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Obama: National security

“In many ways, Mr. Obama’s remarks at the State Department two weeks ago — and the ones he will make before the General Assembly on Tuesday morning, when he addresses the anti-American protests — reflected hard lessons the president had learned over almost two years of political turmoil in the Arab world: bold words and support for democratic aspirations are not enough to engender good will in this region, especially not when hampered by America’s own national security interests,” the New York Times reports. “In fact, Mr. Obama’s staunch defense of democracy protesters in Egypt last year soon drew him into an upheaval that would test his judgment, his nerve and his diplomatic skill. Even as the uprisings spread to Libya, Yemen, Bahrain and Syria, the president’s sympathy for the protesters infuriated America’s allies in the conservative and oil-rich Gulf states. In mid-March, the Saudis moved decisively to crush the democracy protests in Bahrain, sending a convoy of tanks and heavy artillery across the 16-mile King Fahd Causeway between the two countries. That blunt show of force confronted Mr. Obama with the limits of his ability, or his willingness, to midwife democratic change. Despite a global outcry over the shooting and tear-gassing of peaceful protesters in Bahrain, the president largely turned a blind eye. His realism and reluctance to be drawn into foreign quagmires has held sway ever since, notably in Syria, where many critics continue to call for a more aggressive American response to the brutality of Bashar al-Assad’s rule.”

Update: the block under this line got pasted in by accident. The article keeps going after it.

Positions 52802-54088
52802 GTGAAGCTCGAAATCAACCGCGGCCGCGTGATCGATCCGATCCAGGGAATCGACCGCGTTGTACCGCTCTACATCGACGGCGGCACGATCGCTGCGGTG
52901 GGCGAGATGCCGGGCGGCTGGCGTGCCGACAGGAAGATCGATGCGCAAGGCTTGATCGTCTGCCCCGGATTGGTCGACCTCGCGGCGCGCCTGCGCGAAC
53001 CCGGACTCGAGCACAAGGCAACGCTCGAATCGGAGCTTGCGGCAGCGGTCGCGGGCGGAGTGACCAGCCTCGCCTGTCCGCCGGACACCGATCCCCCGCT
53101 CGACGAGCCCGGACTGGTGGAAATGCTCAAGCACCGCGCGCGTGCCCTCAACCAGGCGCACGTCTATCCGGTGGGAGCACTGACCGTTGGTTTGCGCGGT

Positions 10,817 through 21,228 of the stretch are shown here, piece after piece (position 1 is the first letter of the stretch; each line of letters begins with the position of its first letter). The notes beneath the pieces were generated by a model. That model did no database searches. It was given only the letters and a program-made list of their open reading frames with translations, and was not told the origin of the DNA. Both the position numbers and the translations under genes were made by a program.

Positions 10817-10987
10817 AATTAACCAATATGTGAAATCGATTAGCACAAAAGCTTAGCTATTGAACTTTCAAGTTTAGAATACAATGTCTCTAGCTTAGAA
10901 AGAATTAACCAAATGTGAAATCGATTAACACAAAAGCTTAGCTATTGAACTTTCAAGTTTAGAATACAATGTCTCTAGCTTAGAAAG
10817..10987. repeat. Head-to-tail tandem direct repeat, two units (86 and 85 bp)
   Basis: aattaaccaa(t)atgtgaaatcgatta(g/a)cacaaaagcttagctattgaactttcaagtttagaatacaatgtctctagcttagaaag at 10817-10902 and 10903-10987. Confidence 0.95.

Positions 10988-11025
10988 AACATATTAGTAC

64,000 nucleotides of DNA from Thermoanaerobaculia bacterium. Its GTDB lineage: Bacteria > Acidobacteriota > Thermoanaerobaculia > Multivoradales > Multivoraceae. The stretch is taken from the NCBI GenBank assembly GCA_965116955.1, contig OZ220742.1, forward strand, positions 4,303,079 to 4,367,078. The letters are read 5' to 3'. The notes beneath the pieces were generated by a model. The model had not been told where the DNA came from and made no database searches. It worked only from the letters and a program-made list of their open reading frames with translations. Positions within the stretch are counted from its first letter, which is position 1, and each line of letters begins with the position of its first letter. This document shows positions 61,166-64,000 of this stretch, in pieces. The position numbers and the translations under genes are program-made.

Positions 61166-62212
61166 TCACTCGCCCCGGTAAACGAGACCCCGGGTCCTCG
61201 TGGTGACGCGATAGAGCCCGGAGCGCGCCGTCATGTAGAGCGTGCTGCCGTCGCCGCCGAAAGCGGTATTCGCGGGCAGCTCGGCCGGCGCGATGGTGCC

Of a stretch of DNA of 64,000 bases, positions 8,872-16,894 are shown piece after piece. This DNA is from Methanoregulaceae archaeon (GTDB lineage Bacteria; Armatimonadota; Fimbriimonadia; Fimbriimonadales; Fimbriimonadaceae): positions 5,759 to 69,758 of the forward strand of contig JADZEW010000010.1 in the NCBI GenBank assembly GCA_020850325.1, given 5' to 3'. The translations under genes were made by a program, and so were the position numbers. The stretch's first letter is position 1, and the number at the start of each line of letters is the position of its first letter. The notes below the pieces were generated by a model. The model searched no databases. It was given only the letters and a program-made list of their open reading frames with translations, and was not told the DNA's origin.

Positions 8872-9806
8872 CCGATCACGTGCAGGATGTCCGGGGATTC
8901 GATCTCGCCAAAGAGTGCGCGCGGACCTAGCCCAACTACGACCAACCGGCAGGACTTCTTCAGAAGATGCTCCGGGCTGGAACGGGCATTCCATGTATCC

AP: “Campaign politics shadowing every word, President Barack Obama on Tuesday will challenge the world to confront the root causes of rage exploding across the Muslim world, calling it a defining choice ‘between the forces that would drive us apart and the hopes we hold in common.’”

Here’s the kicker of another New York Times piece: “Mr. Obama was scheduled to attend a reception for world leaders at the United Nations on Monday night. But a campaign adviser acknowledged privately that in this election year, campaigning trumped meetings with world leaders. ‘Look, if he met with one leader, he would have to meet with 10,’ the aide said, speaking on the condition of anonymity.”

In a web video, the RNC blasts Obama for the events in the Arab world, calling it a “crisis of leadership.”